David M. Simpson, MD, Director of Mount Sinai's Clinical Neurophysiology Laboratories, has been a leader in the research and clinical use of targeted treatment for spasticity using botulinum toxin. Dr. Simpson and his colleagues provide a coordinated, multidisciplinary approach to spasticity, consulting with rehabilitation medicine, physiatry, physical and occupational therapy, and Surgery Department staff. Botulinum toxin injections for spasticity are performed in the Mount Sinai clinical neurophysiology area, located in the Annenberg Building, second floor (area 218).

Dr. Simpson led a research team that performed and published the first placebo-controlled study demonstrating the safety and effectiveness of botulinum toxin (Botox) in the treatment of post-stroke spasticity. Additional studies by Dr. Simpson's group demonstrated the superiority of botulinum toxin over oral anti-spasticity medications. Further, he has led several studies to enhance the technique of the botulinum toxin injection. Dr. Simpson has lectured and published extensively in this area and trained physicians in these injections throughout the world.

In addition to his spasticity studies, Dr. Simpson chaired a panel chartered by the American Academy of Neurology to develop evidence-based guidelines on the use of botulinum toxin for a wide range of neurological diseases, including movement disorders such as cervical dystonia and blepharospasm;  pain, including migraine; and autonomic disorders, such as hyperhidrosis (excessive sweating).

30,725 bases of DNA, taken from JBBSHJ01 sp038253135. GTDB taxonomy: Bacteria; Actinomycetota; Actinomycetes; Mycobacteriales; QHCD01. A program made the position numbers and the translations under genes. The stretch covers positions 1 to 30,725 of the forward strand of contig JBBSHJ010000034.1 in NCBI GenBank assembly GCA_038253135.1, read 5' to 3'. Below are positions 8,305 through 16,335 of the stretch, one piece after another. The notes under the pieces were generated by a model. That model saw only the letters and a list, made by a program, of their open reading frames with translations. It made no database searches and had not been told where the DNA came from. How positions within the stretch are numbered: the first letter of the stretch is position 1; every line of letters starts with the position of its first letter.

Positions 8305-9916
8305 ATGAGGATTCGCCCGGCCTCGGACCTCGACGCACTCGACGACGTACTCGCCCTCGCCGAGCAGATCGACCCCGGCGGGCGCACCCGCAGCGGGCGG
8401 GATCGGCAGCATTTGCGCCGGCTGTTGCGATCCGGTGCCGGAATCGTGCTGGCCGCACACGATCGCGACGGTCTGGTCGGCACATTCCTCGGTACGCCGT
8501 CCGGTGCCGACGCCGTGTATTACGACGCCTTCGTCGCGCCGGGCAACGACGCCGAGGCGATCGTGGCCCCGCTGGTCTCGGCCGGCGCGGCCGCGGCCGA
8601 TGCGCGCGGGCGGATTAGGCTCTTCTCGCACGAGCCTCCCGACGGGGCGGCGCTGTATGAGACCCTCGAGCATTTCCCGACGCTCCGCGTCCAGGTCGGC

Botulinum Toxin Injections for Dystonia and Other Movement Disorders

Dystonia encompasses a range of neurological disorders characterized by involuntary movements. Dystonia can affect the neck, eyes, voice, or limbs. Botulinum toxin is the treatment of choice for most of these conditions. Botulinum toxin can be injected in select muscles affected by dystonia, thereby avoiding the potential systemic side effects of medications taken by mouth or complications related to surgical procedures.

Physicians in the Robert and John M. Bendheim Parkinson and Movement Disorders Center are specially trained in the use of botulinum toxin for dystonia and other movement disorders. The Movement Disorders Center is located at 5 East 98th Street on the first floor.

Botulinum Toxin Injections for Chronic Migraine Headaches

In 2010, the Food and Drug Administration (FDA) approved Botox, a commercial formulation of botulinum toxin, for the treatment of chronic migraine. Doctors affiliated with the Mount Sinai Center for Headache and Pain Medicine are experienced in this treatment. This facility is located at 5 East 98th Street on the 7th floor.

Mount Sinai doctors who perform botulinum toxin injections for chronic migraines include:

  • Mark W. Green, MD, is Director of Mount Sinai's Center for Headache and Pain Medicine. He was previously at Columbia University, where he served as Director of Headache Medicine at the College of Physicians and Surgeons and the College of Dental Medicine.

Contact Us

Tel: 212-241-8748

Botox and Spasticity

In this New York Times article, Mount Sinai’s David M. Simpson, MD, discusses how Botox can relax the muscles of stroke survivors.  Read More